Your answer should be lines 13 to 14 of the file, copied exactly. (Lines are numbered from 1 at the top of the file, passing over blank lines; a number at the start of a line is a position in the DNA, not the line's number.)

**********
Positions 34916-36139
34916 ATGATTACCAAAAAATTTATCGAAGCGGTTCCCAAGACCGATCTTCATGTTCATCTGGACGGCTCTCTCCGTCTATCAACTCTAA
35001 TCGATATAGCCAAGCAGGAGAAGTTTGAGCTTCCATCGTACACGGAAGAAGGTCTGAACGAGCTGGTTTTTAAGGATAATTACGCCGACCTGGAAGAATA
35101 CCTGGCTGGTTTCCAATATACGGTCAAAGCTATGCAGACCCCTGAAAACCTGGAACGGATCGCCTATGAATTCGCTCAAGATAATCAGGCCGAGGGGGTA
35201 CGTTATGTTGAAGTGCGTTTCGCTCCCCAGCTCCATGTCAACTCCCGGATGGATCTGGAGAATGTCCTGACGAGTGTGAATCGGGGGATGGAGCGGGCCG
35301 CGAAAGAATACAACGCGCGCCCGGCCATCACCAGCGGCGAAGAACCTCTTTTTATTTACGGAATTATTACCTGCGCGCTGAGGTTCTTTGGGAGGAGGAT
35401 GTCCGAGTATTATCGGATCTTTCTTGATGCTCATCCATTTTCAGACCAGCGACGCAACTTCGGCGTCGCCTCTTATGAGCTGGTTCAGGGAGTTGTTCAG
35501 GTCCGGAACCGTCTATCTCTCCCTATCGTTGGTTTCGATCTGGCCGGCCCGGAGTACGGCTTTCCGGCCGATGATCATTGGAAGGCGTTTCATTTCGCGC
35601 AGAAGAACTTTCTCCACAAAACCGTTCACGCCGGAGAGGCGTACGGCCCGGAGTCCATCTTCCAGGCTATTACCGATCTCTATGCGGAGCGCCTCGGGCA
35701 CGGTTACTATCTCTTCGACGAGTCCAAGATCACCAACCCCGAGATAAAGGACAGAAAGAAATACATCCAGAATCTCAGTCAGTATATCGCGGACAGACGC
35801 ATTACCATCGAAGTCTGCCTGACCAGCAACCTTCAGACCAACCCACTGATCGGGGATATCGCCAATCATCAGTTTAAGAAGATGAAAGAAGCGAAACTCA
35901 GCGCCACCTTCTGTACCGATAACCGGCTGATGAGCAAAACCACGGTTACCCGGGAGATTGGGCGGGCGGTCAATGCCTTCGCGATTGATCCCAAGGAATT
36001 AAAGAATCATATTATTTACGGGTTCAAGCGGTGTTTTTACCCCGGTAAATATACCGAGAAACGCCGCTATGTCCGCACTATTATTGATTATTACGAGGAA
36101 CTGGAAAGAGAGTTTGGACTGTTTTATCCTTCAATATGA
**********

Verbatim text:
36001 AAAGAATCATATTATTTACGGGTTCAAGCGGTGTTTTTACCCCGGTAAATATACCGAGAAACGCCGCTATGTCCGCACTATTATTGATTATTACGAGGAA
36101 CTGGAAAGAGAGTTTGGACTGTTTTATCCTTCAATATGA